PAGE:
These days, the official description of the U.S.-China relationship is that it is “complex.” This banal characterization is preferred by both governments for several reasons: In addition to being true, it helps deflect pressure from both sides and deflates expectations. All the complexities of the relationship were on display last week during Chinese President Hu Jintao’s visit to the United States, his first as president of his country.
For the Chinese, the top priority was the recognition afforded Mr. Hu. Thus, Beijing pressed for a full state visit with all the trimmings: a 21-gun salute, the Oval Office meeting with President George W. Bush, and a White House dinner. Chinese diplomats wanted all the pomp and circumstance that Mr. Hu’s predecessors received on their first visits to the U.S. and which would highlight his status as an equal and honored guest.
The Chinese got most of the items on their wish list. There was a 21-gun salute, the White House meeting and meal. But it was lunch, not dinner, no flags flew from street lamps as during visits by other heads of state, and the U.S. deemed the trip a “working visit” rather than a “state visit.” The distinctions are important: Negotiations over protocol consumed both sides and the gap between the two governments overshadowed the substance of the meeting. The ill will was reportedly so palpable that there was relief last September when the originally scheduled visit was postponed because of Hurricane Katrina.
The atmospherics were also clouded by several gaffes. During the reception on the White House lawn, the announcer said the band would play the anthem of the Republic of China — a reference to Taiwan, rather than the People’s Republic of China, as China is officially known. Compounding the indignity, a member of the Falun Gong religious group obtained a press pass and shouted down Mr. Hu when he began to speak. The woman had pulled a similar stunt in Malta to then Chinese President Jiang Zemin, prompting some Chinese to wonder if the affront was deliberate.
The substantive discussions were, well, complex. The political agenda was full. The two countries agree — along with the other members of the Six Party Talks — that the Korean Peninsula should be free of nuclear weapons. But Mr. Bush wants Mr. Hu to use his leverage as the chief supplier of food and energy to North Korea to push Pyongyang back to the negotiating table. Mr. Hu instead urged both the U.S. and North Korea to be more flexible, implying that both Washington and Pyongyang are responsible for the deadlock in the talks. Neither could the two men agree on how to handle Iran and the suspicions that swirl around its nuclear program. Mr. Bush pressed China to back a harder line from the United Nations Security Council. Mr. Hu demurred, preferring — as always — measures that facilitate dialogue rather than shut it off.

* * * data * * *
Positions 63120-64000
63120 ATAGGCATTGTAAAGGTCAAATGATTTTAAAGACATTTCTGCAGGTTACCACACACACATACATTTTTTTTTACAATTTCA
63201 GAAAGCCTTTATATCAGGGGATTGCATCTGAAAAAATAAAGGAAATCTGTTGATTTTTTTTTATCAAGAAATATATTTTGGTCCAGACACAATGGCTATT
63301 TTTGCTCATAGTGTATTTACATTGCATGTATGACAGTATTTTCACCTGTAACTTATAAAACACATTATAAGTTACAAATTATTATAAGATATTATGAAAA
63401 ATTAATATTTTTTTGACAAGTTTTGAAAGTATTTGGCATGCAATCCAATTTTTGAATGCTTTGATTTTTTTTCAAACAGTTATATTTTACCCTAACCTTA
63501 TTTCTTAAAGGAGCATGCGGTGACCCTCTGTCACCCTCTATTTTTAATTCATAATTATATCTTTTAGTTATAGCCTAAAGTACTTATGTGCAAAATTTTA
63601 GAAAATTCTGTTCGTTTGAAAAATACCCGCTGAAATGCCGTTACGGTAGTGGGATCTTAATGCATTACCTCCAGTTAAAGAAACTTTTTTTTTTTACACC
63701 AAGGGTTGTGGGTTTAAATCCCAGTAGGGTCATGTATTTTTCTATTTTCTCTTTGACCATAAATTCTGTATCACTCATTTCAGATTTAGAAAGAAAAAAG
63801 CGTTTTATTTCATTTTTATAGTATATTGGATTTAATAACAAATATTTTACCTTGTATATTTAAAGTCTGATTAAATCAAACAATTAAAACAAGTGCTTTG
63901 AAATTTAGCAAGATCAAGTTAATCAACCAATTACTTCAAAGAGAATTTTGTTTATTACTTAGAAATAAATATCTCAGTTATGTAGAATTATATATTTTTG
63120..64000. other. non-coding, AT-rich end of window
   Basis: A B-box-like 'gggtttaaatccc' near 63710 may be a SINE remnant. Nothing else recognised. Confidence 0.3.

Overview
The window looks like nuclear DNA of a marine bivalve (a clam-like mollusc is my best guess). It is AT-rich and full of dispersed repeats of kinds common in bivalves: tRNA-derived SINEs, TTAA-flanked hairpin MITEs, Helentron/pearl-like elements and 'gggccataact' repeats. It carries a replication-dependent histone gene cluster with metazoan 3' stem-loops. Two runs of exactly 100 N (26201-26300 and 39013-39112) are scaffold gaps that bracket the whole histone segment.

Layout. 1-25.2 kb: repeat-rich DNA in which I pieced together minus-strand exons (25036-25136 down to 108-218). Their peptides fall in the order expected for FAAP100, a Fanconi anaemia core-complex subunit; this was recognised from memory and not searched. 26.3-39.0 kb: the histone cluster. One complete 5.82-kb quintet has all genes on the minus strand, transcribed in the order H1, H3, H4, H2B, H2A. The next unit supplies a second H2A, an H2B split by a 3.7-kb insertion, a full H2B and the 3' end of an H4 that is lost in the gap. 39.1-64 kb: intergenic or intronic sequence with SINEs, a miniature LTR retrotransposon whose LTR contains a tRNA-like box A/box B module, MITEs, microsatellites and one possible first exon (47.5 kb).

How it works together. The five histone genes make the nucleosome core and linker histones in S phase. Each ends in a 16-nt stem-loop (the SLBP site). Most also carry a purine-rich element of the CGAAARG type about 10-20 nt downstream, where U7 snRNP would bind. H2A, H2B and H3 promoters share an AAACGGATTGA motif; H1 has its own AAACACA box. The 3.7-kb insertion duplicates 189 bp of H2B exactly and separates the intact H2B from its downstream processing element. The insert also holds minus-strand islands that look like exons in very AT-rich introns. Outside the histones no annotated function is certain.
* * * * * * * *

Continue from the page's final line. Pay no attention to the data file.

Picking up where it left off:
Economic issues proved no less difficult. Mr. Bush urged his visitor to revalue the Chinese renminbi: increasing its value would make U.S. products more competitive in China and help shrink a bilateral trade imbalance that last year reached $202 billion in China’s favor. Mr. Hu — like Mr. Bush — knows the value of the Chinese currency is not responsible for that deficit, but he pledged nonetheless that the RMB would strengthen, albeit gradually. He also promised to boost domestic demand — and called on Mr. Bush to permit more high-tech exports to China to help balance the trade account.
They did agree on several issues: the need to fight the proliferation of weapons of mass destruction, to take measures to protect intellectual property rights, to build a more stable and balanced economic relationship, and even on promoting democracy in China. How those objectives are accomplished is the question and this visit did little to bridge the gap between the two countries.
The U.S. and China acknowledge that the two countries need to work together. Each is too large and too influential to be ignored by the other. As Mr. Hu said in his remarks, the two countries “share extensive common strategic interests.”
They also share mutual suspicions. While the U.S. no longer openly considers China a threat, it is concerned about Beijing’s long-term intentions, concerns that are magnified by a lack of transparency regarding defense spending. Department of Defense documents refer to a “peer competitor” that can only be China. For its part, China worries that U.S. “hedging” is a thinly disguised substitute for containment and sees proof of its fear everywhere it looks: the rejuvenated U.S. alliance with Japan, the new relationship Washington has forged with Delhi, and the redeployment of U.S. forces to the Pacific theater.
Both countries must overcome these fears if they are to work together. That would be difficult in the best of times, but elections in the U.S., mounting social pressure in China, and growing concern about developments in Iran, Iraq and North Korea will compound the strains. The relationship will only get more complex.
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